Finding a subdivision of a digraph

One of the cornerstones of modern (undirected) graph theory is minor theory of Robertson and Seymour. Unfortunately, we cannot expect an equivalent for directed graphs. Minor theory implies in particular that, for any fixed F, detecting a subdivision of F in an input graph G can be performed in polynomial time by the Robertson and Seymour linkage algorithm. In contrast, the analogous subdivision problem for digraph can be either polynomial-time solvable or NP-complete, depending on the fixed digraph F. In [16] , a number of examples of polynomial instances, several NP-completeness proofs as well as a number of conjectures and open problems are given. In addition, it is conjectured that, for every integer k greater than 1, the directed cycles of length at least k have the Erdős-Pósa Property : for every n, there exists an integer tn such that for every digraph D, either D contains n disjoint directed cycles of length at least k, or there is a set T of tn vertices that meets every directed cycle of length at least k. This generalizes a celebrated result of Reed, Robertson, Seymour and Thomas which is the case k=2 of this conjecture. We prove the conjecture for k=3. We also show that the directed k-Linkage problem is polynomial-time solvable for digraphs with circumference at most 2. From these two results, we deduce that if F is the disjoint union of directed cycles of length at most 3, then one can decide in polynomial time if a digraph contains a subdivision of F.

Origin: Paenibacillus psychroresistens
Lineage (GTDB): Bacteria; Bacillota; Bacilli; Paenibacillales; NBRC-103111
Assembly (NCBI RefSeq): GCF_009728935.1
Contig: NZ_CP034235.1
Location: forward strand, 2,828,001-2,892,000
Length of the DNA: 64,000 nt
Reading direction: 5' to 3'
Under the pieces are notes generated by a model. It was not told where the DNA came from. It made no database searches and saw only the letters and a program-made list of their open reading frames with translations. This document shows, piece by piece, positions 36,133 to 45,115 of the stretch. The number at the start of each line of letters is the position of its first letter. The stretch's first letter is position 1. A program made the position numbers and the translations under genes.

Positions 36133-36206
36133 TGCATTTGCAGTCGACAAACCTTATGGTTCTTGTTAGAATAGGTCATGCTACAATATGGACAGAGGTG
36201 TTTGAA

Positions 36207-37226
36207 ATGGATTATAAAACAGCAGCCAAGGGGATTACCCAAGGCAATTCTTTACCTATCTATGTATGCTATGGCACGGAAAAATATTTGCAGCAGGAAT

The complexity of finding arc-disjoint branching flows